15 Minutes at a Time
There’s some great line about the most powerful thing in the world being a cumulative interest rate. I can’t remember where that’s from.
But there’s something incredibly potent in accumulated baby steps. Think about it: dieting or exercising is not about having one day where you eat nothing, or run all the miles in the world; it’s about doing small things day by day, building up changes.
Same with learning: first you learn the alphabet and a few words, then you learn sentence structure, then how to write a paragraph. You don’t just sit down and write a novel.
When I started my new self-hired job, I set two challenges for myself, among many others:
- Come up with 5 ways to make Money as a creator.
- Come up with 5 ways to do something positive for the world
Neither is an easy nut to crack.
I kept seeing those on my action list and not knowing how to approach them. I don’t remember where I got the idea but at a certain point I decided I just need to think about it and think about it every day. So that’s what I did: I spent 15 minutes every day thinking about ways I could make money; and I spent 15 minutes every day thinking of how I could change the world for the better.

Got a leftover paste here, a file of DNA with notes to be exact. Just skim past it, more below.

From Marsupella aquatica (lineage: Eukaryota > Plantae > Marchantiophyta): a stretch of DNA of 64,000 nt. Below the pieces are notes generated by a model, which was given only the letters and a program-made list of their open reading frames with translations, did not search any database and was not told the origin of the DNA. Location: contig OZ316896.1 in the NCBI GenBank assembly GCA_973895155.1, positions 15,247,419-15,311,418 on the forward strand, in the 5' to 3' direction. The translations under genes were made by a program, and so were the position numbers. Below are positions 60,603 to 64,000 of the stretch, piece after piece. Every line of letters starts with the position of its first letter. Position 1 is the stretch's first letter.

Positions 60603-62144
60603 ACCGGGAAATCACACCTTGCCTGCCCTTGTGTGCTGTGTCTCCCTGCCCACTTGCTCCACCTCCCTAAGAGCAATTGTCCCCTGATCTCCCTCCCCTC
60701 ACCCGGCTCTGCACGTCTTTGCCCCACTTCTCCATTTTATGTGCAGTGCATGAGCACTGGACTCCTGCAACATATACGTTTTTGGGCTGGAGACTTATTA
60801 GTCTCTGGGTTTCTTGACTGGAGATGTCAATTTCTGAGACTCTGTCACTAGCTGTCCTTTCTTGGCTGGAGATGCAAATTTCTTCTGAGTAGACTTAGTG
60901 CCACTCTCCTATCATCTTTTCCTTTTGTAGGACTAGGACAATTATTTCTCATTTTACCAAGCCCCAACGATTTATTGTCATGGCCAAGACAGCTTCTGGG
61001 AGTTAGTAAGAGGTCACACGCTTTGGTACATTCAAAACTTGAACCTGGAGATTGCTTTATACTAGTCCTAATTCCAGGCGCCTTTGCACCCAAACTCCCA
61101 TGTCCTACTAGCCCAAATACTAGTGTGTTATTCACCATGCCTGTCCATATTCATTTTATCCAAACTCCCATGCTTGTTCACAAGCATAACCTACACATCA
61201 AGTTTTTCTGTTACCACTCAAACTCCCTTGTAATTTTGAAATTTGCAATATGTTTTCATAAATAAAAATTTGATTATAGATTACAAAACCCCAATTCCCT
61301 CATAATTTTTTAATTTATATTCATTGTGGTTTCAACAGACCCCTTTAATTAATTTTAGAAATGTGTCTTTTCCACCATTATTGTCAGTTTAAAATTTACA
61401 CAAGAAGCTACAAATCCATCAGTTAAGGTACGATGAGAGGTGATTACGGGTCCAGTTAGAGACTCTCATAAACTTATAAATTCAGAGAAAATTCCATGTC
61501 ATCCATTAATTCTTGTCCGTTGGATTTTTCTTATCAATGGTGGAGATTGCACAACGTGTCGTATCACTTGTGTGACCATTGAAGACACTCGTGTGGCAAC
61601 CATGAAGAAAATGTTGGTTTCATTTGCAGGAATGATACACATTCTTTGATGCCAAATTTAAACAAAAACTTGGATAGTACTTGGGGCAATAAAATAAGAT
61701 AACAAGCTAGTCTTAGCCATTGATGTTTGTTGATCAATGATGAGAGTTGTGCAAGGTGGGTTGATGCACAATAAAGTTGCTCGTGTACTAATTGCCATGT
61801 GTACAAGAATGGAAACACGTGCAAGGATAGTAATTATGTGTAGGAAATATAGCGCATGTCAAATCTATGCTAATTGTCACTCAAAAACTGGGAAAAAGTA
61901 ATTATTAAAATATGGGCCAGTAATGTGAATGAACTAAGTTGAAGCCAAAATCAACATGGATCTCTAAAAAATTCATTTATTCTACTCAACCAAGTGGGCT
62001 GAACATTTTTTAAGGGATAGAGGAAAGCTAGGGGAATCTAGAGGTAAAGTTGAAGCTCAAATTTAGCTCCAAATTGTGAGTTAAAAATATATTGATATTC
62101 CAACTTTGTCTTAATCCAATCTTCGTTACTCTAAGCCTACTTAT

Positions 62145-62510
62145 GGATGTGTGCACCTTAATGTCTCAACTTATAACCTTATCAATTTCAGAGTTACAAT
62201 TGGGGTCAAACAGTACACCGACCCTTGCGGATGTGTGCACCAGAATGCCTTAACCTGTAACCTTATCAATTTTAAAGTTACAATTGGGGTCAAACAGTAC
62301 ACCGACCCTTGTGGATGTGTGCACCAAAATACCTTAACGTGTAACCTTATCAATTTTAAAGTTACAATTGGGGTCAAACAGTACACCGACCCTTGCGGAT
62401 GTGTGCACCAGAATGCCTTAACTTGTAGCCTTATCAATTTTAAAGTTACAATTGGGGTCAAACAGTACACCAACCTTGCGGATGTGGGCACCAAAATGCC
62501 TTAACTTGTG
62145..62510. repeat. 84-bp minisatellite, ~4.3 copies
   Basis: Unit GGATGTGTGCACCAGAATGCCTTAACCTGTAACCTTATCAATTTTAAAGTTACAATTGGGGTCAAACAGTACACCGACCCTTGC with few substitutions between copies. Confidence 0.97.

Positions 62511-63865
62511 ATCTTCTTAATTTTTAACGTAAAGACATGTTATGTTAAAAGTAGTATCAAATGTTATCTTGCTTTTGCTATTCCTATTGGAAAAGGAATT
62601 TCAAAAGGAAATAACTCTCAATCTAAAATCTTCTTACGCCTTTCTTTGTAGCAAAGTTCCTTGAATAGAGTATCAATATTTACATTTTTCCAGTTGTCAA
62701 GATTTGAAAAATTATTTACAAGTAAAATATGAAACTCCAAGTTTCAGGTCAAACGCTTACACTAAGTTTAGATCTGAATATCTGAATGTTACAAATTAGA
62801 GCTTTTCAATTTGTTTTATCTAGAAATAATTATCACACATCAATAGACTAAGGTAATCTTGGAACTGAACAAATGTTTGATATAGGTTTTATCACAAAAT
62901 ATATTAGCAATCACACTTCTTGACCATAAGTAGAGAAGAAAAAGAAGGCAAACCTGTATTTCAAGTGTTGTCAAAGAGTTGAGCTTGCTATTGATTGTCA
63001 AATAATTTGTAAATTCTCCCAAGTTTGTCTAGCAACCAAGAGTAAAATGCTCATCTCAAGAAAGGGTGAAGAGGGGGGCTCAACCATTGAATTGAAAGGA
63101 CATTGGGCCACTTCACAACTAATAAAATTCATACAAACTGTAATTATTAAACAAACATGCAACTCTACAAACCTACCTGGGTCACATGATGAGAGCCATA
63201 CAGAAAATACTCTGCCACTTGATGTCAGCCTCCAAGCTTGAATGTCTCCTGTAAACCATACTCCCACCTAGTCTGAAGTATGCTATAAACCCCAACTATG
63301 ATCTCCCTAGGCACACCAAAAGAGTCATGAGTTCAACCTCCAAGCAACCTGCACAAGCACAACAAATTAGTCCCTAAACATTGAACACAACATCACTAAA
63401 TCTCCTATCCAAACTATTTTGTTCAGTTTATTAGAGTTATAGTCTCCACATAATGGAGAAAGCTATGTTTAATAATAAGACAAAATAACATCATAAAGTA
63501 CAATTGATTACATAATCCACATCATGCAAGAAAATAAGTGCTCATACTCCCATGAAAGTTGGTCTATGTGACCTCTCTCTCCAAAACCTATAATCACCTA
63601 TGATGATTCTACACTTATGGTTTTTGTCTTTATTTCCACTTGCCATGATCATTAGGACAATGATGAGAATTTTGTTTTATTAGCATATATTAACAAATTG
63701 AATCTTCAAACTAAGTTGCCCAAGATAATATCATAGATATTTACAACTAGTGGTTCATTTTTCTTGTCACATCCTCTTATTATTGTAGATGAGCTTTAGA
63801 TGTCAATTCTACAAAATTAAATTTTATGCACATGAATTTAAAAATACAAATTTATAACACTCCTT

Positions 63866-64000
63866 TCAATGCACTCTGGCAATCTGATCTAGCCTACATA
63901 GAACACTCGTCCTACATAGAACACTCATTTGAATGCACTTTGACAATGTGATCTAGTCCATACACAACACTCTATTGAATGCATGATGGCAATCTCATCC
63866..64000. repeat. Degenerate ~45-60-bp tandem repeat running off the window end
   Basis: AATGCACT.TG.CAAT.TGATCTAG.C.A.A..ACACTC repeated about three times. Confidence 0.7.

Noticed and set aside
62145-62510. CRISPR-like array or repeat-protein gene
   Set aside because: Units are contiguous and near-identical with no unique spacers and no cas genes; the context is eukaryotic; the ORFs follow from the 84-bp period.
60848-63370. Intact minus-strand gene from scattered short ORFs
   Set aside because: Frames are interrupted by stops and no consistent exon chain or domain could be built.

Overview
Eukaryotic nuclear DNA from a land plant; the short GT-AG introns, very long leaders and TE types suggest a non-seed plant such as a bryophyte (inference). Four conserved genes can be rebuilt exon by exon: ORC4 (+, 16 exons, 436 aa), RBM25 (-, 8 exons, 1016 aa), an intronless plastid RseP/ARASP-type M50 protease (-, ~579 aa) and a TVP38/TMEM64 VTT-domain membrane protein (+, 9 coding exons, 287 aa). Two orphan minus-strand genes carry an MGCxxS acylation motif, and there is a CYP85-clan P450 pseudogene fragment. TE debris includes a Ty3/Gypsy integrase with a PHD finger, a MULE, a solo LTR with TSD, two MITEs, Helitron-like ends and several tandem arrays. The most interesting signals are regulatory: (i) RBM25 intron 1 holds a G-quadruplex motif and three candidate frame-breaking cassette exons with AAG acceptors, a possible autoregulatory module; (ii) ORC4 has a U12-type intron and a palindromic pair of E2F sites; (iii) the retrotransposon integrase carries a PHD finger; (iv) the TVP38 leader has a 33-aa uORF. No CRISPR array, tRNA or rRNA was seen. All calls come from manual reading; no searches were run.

And wouldn’t you know, after a few weeks of that I had about 60 ideas for each? Not all of them were keepers, of course. But now I’ve got options.
And there are two things that I really love about that cumulative effect:
- The first is that I kept finding ideas that could satisfy both goals. Who knew?
- The second is that by spending a little time every day thinking about these topics, I kept the questions fresh in my brain. So that when I go on my daily walk, I’ll see things that will trigger an answer to the question; I’d see something that’s needed in my neighborhood, and that would lead to a way to change the world for the better. Thinking of these things a little every day has made them part of the everyday fabric of my life.
In other words, by setting aside 15 minutes a day, I’ve ended up thinking about them a whole lot more than 15 minutes. And just like accumulated interest, eventually that time and energy is bound to add up to something big.
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